Judy Reese and her service Dog, Shakespeare, helped us understand the difference between service dogs, therapy dogs and emotional support animals. Judy is an expert as she has had a service dog to warn her of impending seizures since she was 8 years old living on the family horse farm. 
Service dogs, or more properly service animals, were recognized in law through the Americans with Disabilities Act. The only service animals protected by the law are service dogs and miniature horses. They are specially trained animals who perform therapeutic tasks for their owners. The tasks they perform range widely: replacing or improving vision and hearing; providing medical alerts; allergy; mobility support; PTSD and other psychological support. Each is trained to serve one single person and his/her unique needs. The training takes years so the initial cost for a service dog is about $25,000, and there are long waiting lists. 
For example, Shakespeare, a Bouvier des Flanders, warns Judy of an impending seizure 15 to 30 minutes before it happens. This allows Judy to sit or lie down so she won't be injured through the inevitable fall the seizures induce. Bouviers were originally bred as cattle dogs, but have been service dogs for over 100 years. During World War 1 they were used by the military to find wounded soldiers and string communications wires across battle fields at night. They were effective because of their standard black coloring and high intelligence. 
Trained dogs provide service for about 10 years after formal training, which starts when they are puppies, before the aches and pains of age interfere with their capabilities. Miniature horses are able to provide service for 15 to 20 years, and yes the miniature horses are house trained just as the dogs are. 
Under the ADA, service animals are able to go anywhere with their masters. The only questions you can ask about a service animal are "Is it a service dog (or horse)?" and "What is the task it is trained for?" These are useful questions to ask since many people are ordering service animal vests, documentation, and  even medical scripts online in order to be able to take their pet with them everywhere. If the owner cannot or will not answer these questions, they are likely not truly service animals and you don't have to give them access.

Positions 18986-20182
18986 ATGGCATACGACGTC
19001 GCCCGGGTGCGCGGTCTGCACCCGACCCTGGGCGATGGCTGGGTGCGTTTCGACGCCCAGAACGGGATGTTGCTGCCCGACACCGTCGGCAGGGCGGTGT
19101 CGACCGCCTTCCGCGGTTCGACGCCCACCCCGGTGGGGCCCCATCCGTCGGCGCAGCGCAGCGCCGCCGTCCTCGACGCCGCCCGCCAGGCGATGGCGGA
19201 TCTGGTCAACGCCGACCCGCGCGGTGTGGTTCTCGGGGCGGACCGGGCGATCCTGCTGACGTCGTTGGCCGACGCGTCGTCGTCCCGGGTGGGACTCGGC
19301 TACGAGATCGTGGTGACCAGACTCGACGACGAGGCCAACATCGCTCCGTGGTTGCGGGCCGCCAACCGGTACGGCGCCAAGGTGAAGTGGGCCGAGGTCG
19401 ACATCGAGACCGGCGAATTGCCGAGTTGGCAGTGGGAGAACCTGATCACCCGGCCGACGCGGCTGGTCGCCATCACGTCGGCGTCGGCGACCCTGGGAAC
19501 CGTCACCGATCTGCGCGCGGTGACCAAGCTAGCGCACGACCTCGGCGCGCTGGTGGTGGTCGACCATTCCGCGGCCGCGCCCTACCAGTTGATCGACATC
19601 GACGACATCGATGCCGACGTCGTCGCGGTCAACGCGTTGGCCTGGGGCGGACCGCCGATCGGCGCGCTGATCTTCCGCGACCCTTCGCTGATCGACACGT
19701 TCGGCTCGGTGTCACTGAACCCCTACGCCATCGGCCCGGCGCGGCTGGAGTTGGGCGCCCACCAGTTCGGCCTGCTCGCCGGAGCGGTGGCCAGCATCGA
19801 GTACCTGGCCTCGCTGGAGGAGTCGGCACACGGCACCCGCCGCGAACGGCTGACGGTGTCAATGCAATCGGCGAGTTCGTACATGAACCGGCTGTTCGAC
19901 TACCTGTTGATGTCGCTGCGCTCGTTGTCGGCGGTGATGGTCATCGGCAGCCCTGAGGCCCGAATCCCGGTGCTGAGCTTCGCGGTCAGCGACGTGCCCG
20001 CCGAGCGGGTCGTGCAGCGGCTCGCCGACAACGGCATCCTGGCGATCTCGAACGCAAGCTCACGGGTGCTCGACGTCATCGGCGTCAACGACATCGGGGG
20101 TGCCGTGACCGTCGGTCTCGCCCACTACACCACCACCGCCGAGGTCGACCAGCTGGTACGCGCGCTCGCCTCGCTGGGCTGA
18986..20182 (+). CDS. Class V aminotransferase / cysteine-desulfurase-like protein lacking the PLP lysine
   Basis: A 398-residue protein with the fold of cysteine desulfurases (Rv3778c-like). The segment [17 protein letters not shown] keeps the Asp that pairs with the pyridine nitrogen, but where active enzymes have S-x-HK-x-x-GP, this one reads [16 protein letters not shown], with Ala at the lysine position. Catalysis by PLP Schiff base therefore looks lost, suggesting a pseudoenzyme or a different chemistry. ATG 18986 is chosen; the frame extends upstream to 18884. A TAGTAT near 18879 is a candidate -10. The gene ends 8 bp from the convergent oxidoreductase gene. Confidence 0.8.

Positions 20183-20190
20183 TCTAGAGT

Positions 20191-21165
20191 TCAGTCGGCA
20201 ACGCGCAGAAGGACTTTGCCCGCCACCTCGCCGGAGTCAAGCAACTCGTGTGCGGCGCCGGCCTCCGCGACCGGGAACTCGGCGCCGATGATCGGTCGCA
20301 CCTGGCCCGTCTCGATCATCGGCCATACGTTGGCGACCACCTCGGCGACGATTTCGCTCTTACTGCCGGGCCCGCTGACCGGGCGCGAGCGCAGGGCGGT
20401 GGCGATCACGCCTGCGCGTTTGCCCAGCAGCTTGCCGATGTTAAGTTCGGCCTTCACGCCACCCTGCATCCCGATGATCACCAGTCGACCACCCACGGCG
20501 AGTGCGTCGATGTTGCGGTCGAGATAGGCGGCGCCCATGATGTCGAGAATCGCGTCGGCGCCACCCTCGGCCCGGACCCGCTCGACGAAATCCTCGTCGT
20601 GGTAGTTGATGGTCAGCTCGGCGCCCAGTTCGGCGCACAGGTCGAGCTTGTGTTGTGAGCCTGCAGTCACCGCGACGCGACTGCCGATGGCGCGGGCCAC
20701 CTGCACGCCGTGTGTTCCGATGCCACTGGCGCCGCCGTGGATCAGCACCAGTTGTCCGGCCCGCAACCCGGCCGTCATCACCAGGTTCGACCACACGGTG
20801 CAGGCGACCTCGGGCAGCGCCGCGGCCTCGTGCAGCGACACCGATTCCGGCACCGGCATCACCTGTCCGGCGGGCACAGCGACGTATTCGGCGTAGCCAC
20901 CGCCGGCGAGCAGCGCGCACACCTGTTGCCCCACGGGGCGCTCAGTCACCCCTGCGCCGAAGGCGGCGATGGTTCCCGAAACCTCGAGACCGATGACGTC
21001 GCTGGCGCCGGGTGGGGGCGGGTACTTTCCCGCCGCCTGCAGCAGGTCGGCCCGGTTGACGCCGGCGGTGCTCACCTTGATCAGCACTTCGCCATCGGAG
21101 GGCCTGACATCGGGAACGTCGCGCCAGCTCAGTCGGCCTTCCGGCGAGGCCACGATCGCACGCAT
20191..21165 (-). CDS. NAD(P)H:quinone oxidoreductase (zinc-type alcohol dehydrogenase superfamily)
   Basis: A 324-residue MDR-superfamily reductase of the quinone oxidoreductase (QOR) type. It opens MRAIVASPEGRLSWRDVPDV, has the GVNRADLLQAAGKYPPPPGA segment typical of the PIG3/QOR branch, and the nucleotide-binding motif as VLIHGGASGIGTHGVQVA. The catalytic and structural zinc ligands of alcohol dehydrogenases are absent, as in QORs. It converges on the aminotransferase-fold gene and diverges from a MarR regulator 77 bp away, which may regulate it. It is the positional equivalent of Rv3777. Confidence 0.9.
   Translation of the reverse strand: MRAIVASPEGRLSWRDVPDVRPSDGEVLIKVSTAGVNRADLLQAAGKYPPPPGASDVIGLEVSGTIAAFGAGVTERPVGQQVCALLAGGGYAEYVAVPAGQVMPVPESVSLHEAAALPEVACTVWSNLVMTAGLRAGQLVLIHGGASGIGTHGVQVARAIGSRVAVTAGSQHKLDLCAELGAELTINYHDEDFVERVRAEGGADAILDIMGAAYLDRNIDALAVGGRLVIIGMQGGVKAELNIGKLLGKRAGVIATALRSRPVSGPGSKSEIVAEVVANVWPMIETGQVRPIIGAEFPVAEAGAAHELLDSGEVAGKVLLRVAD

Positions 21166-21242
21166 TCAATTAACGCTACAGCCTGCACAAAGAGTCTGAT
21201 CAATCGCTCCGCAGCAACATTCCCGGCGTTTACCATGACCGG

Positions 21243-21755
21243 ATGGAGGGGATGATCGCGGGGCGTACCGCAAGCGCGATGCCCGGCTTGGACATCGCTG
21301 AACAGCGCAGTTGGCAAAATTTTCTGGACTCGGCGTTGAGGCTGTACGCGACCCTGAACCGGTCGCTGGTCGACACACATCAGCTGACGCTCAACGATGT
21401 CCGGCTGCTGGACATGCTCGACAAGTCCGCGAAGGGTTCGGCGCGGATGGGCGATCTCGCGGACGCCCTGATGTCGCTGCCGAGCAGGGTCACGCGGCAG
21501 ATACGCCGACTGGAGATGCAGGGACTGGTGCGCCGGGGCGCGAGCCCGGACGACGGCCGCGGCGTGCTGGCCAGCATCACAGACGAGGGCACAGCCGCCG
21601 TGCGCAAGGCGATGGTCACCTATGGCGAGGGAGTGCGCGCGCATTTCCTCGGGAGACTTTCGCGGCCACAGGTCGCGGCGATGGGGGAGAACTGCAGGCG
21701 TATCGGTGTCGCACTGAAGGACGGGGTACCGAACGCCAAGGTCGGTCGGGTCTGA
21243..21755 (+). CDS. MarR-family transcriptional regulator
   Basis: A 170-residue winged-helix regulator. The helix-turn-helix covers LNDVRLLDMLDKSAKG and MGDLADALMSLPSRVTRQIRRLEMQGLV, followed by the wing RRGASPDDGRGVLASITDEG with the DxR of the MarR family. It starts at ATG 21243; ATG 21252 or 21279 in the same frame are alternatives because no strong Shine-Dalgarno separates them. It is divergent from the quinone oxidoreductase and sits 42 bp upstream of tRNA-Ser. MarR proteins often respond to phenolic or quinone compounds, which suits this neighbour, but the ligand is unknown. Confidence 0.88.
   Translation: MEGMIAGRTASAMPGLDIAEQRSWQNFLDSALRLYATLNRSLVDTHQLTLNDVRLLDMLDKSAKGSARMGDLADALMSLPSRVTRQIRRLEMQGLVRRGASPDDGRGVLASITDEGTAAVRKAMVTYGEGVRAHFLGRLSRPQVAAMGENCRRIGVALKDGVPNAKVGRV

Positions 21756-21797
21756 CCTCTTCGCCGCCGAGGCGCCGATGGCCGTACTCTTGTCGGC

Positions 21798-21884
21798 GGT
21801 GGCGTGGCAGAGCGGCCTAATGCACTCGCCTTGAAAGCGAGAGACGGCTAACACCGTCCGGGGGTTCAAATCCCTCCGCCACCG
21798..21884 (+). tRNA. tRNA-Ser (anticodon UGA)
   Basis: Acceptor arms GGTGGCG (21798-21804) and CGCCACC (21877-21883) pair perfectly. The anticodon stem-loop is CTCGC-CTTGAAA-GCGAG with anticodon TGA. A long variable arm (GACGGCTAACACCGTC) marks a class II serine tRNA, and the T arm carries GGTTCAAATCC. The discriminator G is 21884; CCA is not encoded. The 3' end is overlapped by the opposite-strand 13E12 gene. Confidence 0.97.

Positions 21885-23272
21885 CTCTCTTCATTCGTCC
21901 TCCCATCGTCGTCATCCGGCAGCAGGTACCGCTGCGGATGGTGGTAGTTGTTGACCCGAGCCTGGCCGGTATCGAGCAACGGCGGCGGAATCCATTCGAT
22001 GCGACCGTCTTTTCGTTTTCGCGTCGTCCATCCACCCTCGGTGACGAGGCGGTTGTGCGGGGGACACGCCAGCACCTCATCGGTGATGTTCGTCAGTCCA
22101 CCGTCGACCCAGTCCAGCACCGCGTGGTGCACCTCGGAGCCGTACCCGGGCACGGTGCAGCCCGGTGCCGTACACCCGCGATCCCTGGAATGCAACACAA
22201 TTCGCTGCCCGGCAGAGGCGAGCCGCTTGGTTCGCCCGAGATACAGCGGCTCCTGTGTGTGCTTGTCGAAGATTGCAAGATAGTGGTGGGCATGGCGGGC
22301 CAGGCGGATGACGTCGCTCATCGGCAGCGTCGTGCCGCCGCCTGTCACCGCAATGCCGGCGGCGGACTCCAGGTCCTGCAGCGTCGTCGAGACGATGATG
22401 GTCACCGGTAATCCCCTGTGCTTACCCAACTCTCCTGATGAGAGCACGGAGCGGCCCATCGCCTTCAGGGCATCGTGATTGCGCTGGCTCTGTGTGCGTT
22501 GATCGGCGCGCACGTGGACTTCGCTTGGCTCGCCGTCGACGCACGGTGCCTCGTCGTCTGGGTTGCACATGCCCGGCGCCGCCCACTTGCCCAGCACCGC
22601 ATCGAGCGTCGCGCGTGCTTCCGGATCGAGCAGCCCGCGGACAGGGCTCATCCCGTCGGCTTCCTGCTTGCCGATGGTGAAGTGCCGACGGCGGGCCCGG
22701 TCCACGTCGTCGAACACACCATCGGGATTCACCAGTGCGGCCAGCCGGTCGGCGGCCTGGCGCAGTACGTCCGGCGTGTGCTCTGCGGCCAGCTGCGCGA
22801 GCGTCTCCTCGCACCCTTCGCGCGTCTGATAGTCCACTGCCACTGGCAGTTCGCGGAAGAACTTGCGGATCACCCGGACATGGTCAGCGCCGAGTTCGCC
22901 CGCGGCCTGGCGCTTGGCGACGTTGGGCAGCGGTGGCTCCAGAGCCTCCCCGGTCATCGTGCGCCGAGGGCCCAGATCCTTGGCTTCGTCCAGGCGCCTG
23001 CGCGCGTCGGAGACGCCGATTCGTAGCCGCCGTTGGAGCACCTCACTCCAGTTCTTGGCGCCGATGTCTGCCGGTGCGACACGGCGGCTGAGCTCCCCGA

A way to visually check if an animal is trained for service is to watch how it positions itself around the owner. Service dogs will essentially always put themselves between their owner and other people. They are trained to protect the owner, and this is a standard behavior reflecting this. 
Even if an animal is a true service animal you can ask the owner to remove them from your premises if they are disruptive in any way, including messing inside. The owner is required to properly care for their service animal and the animal has spent years in training to learn how to handle essentially any situation before starting service, therefore no disruptions are allowed. 
Therapy dogs have no special training, They are pleasant dogs who are taken to hospitals and other locations to help patients by being there with them. They provide real help to people but they are not true service dogs. 
Emotional support animals are essentially pets. Any animal qualifies and no training is required. The designation is used to override landlord restrictions on housing animals. Airlines recognized their use as a calming influence during flights. However, there is no definition in law unless it is in local laws regarding housing. Now that many people are trying to use these labels to get free flights for their pets, including birds, snakes and a wide variety of other animals. airlines are redefining their usage of the term. Judy, and many of us agreed, essentially all dogs are emotional support animals with the way the freely give us their love and attention.